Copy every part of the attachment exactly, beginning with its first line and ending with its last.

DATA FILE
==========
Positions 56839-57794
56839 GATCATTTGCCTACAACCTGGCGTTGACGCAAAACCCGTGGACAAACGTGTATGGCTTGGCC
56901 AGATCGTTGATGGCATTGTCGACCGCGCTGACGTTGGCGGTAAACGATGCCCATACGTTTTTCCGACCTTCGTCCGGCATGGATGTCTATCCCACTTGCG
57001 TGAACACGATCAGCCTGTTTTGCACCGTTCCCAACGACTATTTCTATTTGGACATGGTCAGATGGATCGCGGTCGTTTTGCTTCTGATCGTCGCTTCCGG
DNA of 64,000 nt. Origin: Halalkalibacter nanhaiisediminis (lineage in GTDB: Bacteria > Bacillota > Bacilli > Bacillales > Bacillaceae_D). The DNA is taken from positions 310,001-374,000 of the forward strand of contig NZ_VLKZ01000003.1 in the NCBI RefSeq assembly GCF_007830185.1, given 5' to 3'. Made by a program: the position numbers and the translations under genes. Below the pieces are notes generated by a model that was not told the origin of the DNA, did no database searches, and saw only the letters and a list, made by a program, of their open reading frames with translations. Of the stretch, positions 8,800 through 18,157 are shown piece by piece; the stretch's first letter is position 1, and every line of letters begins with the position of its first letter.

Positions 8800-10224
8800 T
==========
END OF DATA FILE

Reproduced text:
Positions 56839-57794
56839 GATCATTTGCCTACAACCTGGCGTTGACGCAAAACCCGTGGACAAACGTGTATGGCTTGGCC
56901 AGATCGTTGATGGCATTGTCGACCGCGCTGACGTTGGCGGTAAACGATGCCCATACGTTTTTCCGACCTTCGTCCGGCATGGATGTCTATCCCACTTGCG
57001 TGAACACGATCAGCCTGTTTTGCACCGTTCCCAACGACTATTTCTATTTGGACATGGTCAGATGGATCGCGGTCGTTTTGCTTCTGATCGTCGCTTCCGG
DNA of 64,000 nt. Origin: Halalkalibacter nanhaiisediminis (lineage in GTDB: Bacteria > Bacillota > Bacilli > Bacillales > Bacillaceae_D). The DNA is taken from positions 310,001-374,000 of the forward strand of contig NZ_VLKZ01000003.1 in the NCBI RefSeq assembly GCF_007830185.1, given 5' to 3'. Made by a program: the position numbers and the translations under genes. Below the pieces are notes generated by a model that was not told the origin of the DNA, did no database searches, and saw only the letters and a list, made by a program, of their open reading frames with translations. Of the stretch, positions 8,800 through 18,157 are shown piece by piece; the stretch's first letter is position 1, and every line of letters begins with the position of its first letter.

Positions 8800-10224
8800 T